In Pope Francis’s homily during vespers at St. Patrick’s Cathedral on Sept 24, 2015, he praised Saint Elizabeth Ann Seton for her heroic charity to found the first free Catholic school for girls in America. Elizabeth Ann Bayley was born in New York City on August 28, 1774 to a prominent Episcopal family, and became a widow at a very young age. After the death of her husband, she entered the Catholic Church in 1805 in New York. Later, she founded the Sisters of Charity of St. Joseph, the first community for religious women established in the United States. She also began St. Joseph’s Academy, a Free School, planting the seeds of Catholic education in the United States. She died on January 4, 1821. Mother Seton, as she is often called, was canonized on Sunday, September 14, 1975 in St. Peter’s Square by Pope Paul VI. She was the first citizen born in the United States to be canonized as “Saint.”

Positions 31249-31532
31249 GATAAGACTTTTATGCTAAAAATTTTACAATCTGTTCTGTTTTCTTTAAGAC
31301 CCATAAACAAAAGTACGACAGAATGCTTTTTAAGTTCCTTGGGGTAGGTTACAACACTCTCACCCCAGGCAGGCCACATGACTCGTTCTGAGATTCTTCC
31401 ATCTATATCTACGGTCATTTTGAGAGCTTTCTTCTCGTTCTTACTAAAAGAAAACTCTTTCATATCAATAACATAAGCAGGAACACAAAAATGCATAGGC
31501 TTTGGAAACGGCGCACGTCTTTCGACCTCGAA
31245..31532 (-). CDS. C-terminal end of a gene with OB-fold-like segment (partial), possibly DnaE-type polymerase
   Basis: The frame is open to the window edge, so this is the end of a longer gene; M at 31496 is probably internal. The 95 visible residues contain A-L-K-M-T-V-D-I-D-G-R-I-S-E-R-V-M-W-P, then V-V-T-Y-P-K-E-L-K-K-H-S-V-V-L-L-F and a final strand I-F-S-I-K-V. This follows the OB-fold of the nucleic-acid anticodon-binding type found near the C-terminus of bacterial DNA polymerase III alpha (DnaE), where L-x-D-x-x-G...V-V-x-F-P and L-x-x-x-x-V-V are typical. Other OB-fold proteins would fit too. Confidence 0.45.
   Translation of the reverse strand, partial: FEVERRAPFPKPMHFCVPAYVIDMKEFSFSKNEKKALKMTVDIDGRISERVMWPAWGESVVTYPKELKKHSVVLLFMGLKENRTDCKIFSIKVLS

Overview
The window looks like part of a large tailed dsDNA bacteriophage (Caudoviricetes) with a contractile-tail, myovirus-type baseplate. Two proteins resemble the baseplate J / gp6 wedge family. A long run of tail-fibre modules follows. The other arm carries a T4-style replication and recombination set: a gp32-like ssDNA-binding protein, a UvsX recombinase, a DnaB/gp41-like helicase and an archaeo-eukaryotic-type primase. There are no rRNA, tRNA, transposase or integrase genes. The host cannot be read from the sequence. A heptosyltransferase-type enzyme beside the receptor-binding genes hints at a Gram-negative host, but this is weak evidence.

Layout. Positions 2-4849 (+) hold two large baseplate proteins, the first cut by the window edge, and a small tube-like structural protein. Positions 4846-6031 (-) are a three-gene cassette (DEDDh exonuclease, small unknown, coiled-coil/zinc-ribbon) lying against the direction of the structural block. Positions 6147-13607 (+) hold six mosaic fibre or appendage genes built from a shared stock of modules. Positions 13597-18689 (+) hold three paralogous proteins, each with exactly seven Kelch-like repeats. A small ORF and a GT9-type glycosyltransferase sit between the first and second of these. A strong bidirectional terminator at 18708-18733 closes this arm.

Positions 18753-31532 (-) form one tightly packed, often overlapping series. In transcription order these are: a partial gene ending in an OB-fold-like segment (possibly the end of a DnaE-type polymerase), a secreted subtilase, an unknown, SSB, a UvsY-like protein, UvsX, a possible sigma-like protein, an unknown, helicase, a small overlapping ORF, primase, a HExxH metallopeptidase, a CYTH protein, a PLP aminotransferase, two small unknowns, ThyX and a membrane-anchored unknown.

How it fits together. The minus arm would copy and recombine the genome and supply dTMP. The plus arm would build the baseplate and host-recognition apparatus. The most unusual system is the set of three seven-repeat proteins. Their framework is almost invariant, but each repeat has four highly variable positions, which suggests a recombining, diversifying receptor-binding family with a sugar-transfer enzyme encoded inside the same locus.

Almost two hundred years since her death, the American Catholic Church is living in the world where Mother Seton’ legacy is almost destroyed. In the past two decades in the United States, more than 1,800 Catholic elementary and secondary schools have closed. Moreover, Catholic school closures have led to increased crime and disorder and decreased social cohesion in the urban neighborhoods where they are located. On the memorial of Elizabeth Ann Seton, let us pray for the rise of many heroes of charity who want to spend their time, energy and money to revive Catholic education in this country. Let us pray for the increase of vocations to women religious life who can continue the legacy of Mother Seton. Let us pray for many young men and women who are called to be teachers in Catholic schools. Let us pray for the Bishops so that they give more priorities and support for Catholic elementary and secondary schools.